Bands who record at Allston’s Mad Oak Studios have access to a benefit beyond the 15-year-old production house’s reliable music production talent, which has worked with everyone from Aerosmith, to the Dresden Dolls, and more local talent.
Now, musicians can also pull themselves a cup of an exclusive cold brew iced coffee by Mad Oak Coffee Roasters. The bean-roasting and cold-brewing company is the side gig of musician and Mad Oak Studios’ co-owner and founder, Craig Riggs.
With Mad Oak Studios fully settled into its new home on Cambridge Street (it moved from its original location on Rugg Road in 2015), Riggs can focus on growing his fledgling coffee company in 2017, he says. He is actively looking at real estate and plans to upgrade his roasting equipment to be able to process 15 times more beans this year. And in the meantime, he has his first, commercial draft account with neighbor Lulu’s Allston.
Mad Oak Studios and the coffee company’s current headquarters is in a commercial building offset from Cambridge Street, just across from the neighborhood beer and restaurant. Riggs has been roasting his own coffee since 2013, after he saw an in-café roaster in action during a trip to Iceland and decided to try his hand at it. He purchased a two-pound, Gesin W1 roaster and took an introductory roasting course in Vermont. In 2014, he started producing roasts he was happy to share with friends and family for their feedback, and he now sells beans worldwide from a webstore. He started putting his blends on draft in the new Mad Oak studio, and worked up a deal with Lulu’s co-owner Justin Dalton-Ameen this past summer.
“I want to stay in Allston and stay true to the Mad Oak roots,” Riggs says. He’s been a regular at Lulu’s since it opened in June 2014. Being available there “is a good way to cut my teeth in the whole thing, and see what it’s going to take to make it happen.”
Mad Oak Coffee Roasters typically sources Guatemalan and Costa Rican beans for light roasts; Rwandan and Peruvian beans for medium-bodied coffees; and Sumatran and Papua New Guinean for dark roasts. Riggs endeavors to offer organic coffees from fair farms, and as Mad Oak grows, he plans to stick to this mission. Once he finds an appropriate, local space for a roasting facility-cum-casual coffeeshop, he will bring on a 15-kilogram roaster (roughly 30 pounds) to increase Mad Oak’s capacity, and to add more retail and wholesale clients. At the moment, he fires his coffees on an as-needed basis at Vermont Artisan Coffee Roasters in Waterbury, Vt.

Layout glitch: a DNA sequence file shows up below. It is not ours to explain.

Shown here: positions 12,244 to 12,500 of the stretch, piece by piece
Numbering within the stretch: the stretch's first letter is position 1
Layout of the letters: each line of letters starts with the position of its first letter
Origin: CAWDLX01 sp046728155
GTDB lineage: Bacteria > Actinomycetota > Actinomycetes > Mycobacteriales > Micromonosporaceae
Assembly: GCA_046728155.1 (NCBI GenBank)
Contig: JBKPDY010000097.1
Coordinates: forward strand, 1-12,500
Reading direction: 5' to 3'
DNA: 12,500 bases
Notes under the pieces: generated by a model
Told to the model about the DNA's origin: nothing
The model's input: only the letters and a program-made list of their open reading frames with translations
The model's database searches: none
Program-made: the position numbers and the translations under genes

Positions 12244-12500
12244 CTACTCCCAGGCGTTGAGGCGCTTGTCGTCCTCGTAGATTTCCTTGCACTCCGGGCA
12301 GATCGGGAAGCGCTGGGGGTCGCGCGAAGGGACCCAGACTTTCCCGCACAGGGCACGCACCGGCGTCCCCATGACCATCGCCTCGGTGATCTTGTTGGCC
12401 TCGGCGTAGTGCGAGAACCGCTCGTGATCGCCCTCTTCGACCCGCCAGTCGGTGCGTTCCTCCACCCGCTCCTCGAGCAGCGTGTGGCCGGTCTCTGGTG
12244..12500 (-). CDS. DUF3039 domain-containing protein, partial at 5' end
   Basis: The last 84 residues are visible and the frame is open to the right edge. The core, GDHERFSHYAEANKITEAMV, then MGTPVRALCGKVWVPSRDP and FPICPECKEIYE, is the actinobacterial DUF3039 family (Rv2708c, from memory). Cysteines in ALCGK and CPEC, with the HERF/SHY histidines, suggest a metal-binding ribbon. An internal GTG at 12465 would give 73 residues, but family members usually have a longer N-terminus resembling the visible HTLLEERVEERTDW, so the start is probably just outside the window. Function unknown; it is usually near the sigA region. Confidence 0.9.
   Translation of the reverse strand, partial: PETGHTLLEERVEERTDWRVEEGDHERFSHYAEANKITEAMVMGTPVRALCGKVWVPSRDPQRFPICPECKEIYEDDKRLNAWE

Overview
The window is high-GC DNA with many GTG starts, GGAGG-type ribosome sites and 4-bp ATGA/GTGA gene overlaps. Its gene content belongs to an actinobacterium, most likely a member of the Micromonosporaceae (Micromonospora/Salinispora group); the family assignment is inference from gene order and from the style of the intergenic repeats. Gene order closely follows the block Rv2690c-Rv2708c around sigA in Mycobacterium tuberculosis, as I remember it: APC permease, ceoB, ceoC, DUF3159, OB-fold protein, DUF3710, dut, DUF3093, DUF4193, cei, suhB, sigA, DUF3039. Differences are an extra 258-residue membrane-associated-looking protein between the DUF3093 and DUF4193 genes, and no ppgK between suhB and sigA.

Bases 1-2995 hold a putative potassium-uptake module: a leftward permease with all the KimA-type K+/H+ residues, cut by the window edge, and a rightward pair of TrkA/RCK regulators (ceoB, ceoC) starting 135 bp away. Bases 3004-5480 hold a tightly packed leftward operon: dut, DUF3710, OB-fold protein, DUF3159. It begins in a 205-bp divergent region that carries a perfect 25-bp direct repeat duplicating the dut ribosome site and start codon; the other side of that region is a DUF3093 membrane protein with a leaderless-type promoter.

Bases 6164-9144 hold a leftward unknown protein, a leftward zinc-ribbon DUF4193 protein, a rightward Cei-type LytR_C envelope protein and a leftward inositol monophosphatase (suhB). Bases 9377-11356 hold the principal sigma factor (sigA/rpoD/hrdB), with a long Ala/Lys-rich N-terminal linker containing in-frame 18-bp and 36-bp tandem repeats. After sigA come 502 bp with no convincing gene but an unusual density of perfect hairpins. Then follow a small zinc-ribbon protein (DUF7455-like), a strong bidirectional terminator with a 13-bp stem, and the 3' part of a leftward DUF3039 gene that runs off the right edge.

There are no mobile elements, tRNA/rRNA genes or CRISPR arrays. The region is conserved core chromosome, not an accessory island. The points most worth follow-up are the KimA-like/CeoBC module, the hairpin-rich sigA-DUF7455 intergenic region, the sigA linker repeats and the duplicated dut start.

Riggs provides Lulu’s with an exclusive blend of two darker roasts and a lighter bean for a smooth, crowd-pleasing cold brew, he says. Modern Draught systems installers repurposed an underutilized, English-style cask beer line to allow Lulu’s to pour regular, C02-powered cold brew, as well as a nitro line that results in a creamy, cascading version of the house brew, Dalton-Ameen says.
The Mad Oak pours have been popular from the start, he says, especially during busy brunch services. Executive chef Sarah Wade has built up a following for her mid-day meal on both Sundays and Mondays (did somebody say White Trash Hash?).
“We like to try to focus on the local as much as possible, especially something that’s Allston-based,” Dalton-Ameen says. The guests seem to agree: One of the more challenging aspects of having cold brew on draft has been keeping up with the demand for it, he says. “[Riggs] made that tap handle for us, and people see it and ask about it. It’s cool. It goes along with what we’re trying to do here overall.”
Mad Oak Coffee Roasters is available at Lulu’s whenever the restaurant is open. Cold brew by the pint is $4, and a 12-ounce goblet of nitrogenated cold brew is $5. Keep an eye on Mad Oak Coffee Roasters for updates on its plans for growth in 2017.
Lulu’s Allston, 421 Cambridge St., Allston, 617-787-1117, lulusallston.com.
Mad Oak Coffee Roasters, 390 Cambridge St., Allston, madoakcoffee.com.
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